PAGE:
Saturday, 9 January 2016
Madonna Long Players: 2000-2004
This is my seventh blog looking at Madonna’s (UK) albums, and this month we look at what the Queen Of Pop got up to in the first half of the noughties. Post “Ray Of Light”, her US record company were not only making fancy special editions of each of her new LP’s, but also ensured that large numbers were being exported to the UK, and could usually be picked up at the same time as the regular UK pressings whilst new. So, details of not only the UK releases, but also these imports, will be mentioned in this blog (and the next one, due later this year and looking at the second half of the noughties).
Madonna entered the new millennium at the top of her game. 1999 had seen the release of the fabulous, “Light My Fire” apeing, pop nugget that was “Beautiful Stranger”, which only seemed to confirm that the genius of “Ray Of Light” had been no fluke. Things turned a bit sour soon enough, when the half hearted “American Pie” was issued as a single, even Madonna has now admitted she was coerced into recording it. It was one of two new tunes included on the soundtrack LP to her new movie, “The Next Best Thing”.
“Music”, the album, surfaced in late 2000. It seemed to have a mischievousness about it that “Ray Of Light” didn’t - that one had been all quite serious, new mum, with an earth hippy vibe, whereas the video for the title track of the new one, issued as lead 45, had an Ali G cameo and was naughty enough to get itself a TV ban, resulting in a special “clean edit” version of the clip needing to be created.
The big image this time around was that of a cowgirl. Stetson hats and checked shirts were the look here, with both the album and it’s first two singles featuring videos and artwork which channelled these visuals. Even today, some Madonna fans will still pitch up at a gig in a cowboy hat - easier than the “underwear as outerwear” look from 1985 I guess. As for the album itself, just as “ROL” had been the ‘William Orbit' record, this one featured major input from French producer Mirwais Ahmadzai.
“Music” was issued in the UK on what were, at the time, the three standard formats - vinyl, tape and CD. The vinyl copies seemed to remain on catalogue for years, I eventually bought one about a decade late, and it still seemed to be a first edition - sealed, same cat number, etc. Warners, at the time, were doing some sort of “home taping is killing music” campaign, and made the decision to put individually numbered holograms on each of the (initial) Compact Disc pressings, designed apparently to stop illegal downloading, I think. Any copies you buy today, however, are unlikely to have a hologram at all.
Of all of the UK editions, the rarest one of all is the autographed edition. OK, doing this from memory now, but I recall that Madonna was slowly starting to become a bit more “human”, and went to the effort of personally signing 175 copies of the CD edition, which were sold exclusively in the HMV branch on Bond Street in London. Basically, they each included a card insert with Madonna’s squiggle on the back. Suffice to say, they had sold out by mid-morning, and given that it was going to be the hardcore who made the effort to sit outside the shop for a couple of hours before it opened in order to get one, you are unlikely to find anybody willing to sell their copy. And before you ask, no, mine is off limits as well.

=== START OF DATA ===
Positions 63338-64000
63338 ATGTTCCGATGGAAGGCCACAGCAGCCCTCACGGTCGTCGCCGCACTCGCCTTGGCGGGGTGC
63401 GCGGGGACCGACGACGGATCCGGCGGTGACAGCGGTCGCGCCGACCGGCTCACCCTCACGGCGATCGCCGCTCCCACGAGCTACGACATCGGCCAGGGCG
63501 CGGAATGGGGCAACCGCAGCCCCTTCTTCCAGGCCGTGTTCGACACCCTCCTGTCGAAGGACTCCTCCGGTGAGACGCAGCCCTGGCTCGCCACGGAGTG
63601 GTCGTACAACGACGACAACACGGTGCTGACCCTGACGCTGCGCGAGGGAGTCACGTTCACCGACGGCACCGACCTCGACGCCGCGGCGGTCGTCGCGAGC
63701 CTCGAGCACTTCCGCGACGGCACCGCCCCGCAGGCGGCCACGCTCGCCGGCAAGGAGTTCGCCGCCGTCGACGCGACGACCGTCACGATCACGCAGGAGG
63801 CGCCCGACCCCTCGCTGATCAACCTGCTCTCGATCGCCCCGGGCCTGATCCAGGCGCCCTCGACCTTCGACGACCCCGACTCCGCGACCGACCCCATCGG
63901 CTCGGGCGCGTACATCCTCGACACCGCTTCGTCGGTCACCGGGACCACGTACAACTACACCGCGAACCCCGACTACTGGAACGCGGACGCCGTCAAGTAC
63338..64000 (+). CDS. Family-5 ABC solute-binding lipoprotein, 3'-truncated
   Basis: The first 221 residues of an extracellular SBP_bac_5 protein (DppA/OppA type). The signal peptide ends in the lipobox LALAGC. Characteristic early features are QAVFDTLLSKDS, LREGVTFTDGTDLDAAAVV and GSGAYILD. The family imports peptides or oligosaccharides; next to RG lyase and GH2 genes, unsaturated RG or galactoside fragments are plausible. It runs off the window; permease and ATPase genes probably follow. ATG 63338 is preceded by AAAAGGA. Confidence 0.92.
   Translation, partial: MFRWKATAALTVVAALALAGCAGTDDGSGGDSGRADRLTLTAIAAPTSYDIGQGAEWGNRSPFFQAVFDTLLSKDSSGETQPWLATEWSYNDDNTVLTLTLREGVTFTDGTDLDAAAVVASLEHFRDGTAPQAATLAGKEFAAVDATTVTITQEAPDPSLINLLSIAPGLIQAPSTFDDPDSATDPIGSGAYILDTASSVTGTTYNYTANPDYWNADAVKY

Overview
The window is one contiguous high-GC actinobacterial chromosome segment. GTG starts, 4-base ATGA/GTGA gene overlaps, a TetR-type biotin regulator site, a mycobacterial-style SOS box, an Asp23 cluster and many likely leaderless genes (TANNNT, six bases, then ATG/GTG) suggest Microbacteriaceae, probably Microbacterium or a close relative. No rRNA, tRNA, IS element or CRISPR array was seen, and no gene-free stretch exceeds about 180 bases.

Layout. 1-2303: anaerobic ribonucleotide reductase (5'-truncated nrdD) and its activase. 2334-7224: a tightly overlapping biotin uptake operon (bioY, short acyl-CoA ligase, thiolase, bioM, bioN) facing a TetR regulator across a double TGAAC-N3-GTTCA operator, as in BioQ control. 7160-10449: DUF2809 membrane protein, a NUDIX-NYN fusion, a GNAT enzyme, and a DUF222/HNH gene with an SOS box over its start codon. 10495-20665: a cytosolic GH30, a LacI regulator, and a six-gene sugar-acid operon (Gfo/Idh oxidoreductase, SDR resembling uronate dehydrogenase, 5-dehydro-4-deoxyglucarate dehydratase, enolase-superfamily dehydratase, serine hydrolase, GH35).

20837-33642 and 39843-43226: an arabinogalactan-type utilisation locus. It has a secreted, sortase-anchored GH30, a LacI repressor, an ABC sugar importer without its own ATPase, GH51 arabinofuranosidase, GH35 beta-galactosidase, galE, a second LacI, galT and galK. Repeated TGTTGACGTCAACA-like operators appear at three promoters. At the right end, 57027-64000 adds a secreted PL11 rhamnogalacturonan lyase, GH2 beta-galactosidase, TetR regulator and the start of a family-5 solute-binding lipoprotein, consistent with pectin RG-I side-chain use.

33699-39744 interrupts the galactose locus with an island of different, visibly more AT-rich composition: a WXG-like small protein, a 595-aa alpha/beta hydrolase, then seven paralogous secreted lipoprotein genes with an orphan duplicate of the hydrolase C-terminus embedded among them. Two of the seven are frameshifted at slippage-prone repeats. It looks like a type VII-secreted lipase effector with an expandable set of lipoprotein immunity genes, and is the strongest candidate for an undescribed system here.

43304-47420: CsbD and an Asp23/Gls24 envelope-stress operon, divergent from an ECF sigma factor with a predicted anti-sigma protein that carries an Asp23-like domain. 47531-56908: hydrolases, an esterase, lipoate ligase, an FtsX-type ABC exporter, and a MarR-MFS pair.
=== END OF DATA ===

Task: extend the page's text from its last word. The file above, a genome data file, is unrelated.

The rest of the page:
“American Pie” was shoved onto the end of the UK version of the album as a bonus track, something that was not done in the USA. The sessions had produced an outtake called “Cyber-Raga”, which was issued in the UK as a b-side, but was tagged onto the Australian and Japanese versions of the album as a further bonus track.
Now, the US special edition. Again, partly from memory. This took the whole cowgirl image to it’s natural limits, via the production of a “hessian” design digipack, which I am sure was always referred to as the ‘belt buckle’ sleeve. On the front you had a burnished copper plate, with a special “Madonna - Music” logo, which you could see being used as a belt buckle, if you had a vivid imagination.
There were two versions - US ones exported direct to the UK without “American Pie”, and copies seemingly made across two continents, which used the same sleeve, but came with German produced discs with a slightly different catalogue number, and “Pie” at the end. This meant the German ones had a catalogue number on the spine that was noticeably different to the one on the CD itself. All copies originally came shrink wrapped, with a “limited edition” sticker on the front, and a track listing sticker on the back. Because the packaging had been made in the US, but the discs in Europe, it meant there was no mention of “American Pie” inside the packaging at all.
It was produced in four different colours, with the black pressings being the rarest - quotes of £100 for unsealed copies were being thrown about soon after the event. I found one on eBay for £190 (plus postage) in late ‘15. According to Discogs, all four colours were circulated from both countries, meaning there are eight variant versions, if you fancy it. Obviously, the most valuable ones are the sealed ones that still have their front and back stickers intact, but even if you see an opened one in a charity shop with the stickers long gone, I would go for it. The number of songs it has will tell you if it is a US one or a German one, in case your eyesight prevents you from checking the catalogue number on the disc. I believe the German ones were designed specifically to be sold alongside their “normal” counterparts in bog standard record shops (I got one in the now defunct MVC), but I also have a few US ones, and so can’t remember how I got them as this was pre-internet days for me.
Madonna toured in 2001, the first time in eight years. This was seen as an event of such magnitude, that Warners decided to issue a “tour edition” version of the album to coincide. This wasn’t the first time a Madonna LP had been reissued in such a way (see the 1987 “free poster” pressing of the “True Blue” LP), but it was the first - and to date, only - Madonna album to be revamped in expanded form to coincide with concert dates. It was a 2-disc reissue, in a suitably tarted up slipcase, with remixes, foreign language versions, and videos on disc 2. Nothing here was unreleased, but most of it WAS new to the UK, so you may or may not come across un-sealed versions, depending on how much of a geek the original owner was.
Music (LP, Maverick 9362 47865-1)
Music (Cassette, Maverick 9362 47865-4)
Music (CD, Maverick 9362 47865-2, first 175 copies pre-signed)
Music (2xCD, Maverick 9362 48135-2, 2001 enhanced “Tour Edition”, all originally sealed, without “American Pie“)
Music (US CD in ‘Hessian’ sleeve, Maverick 9 47883-2, all originally sealed, without “American Pie”, but German variant editions do include it [9362 47921-2])
In my humble opinion, 2001’s “GHV2” remains the most obscure of all of Madonna’s albums. Even more so than remix ensemble “You Can Dance”. And that’s even without mentioning that it became the first Madonna album to not be made available on vinyl.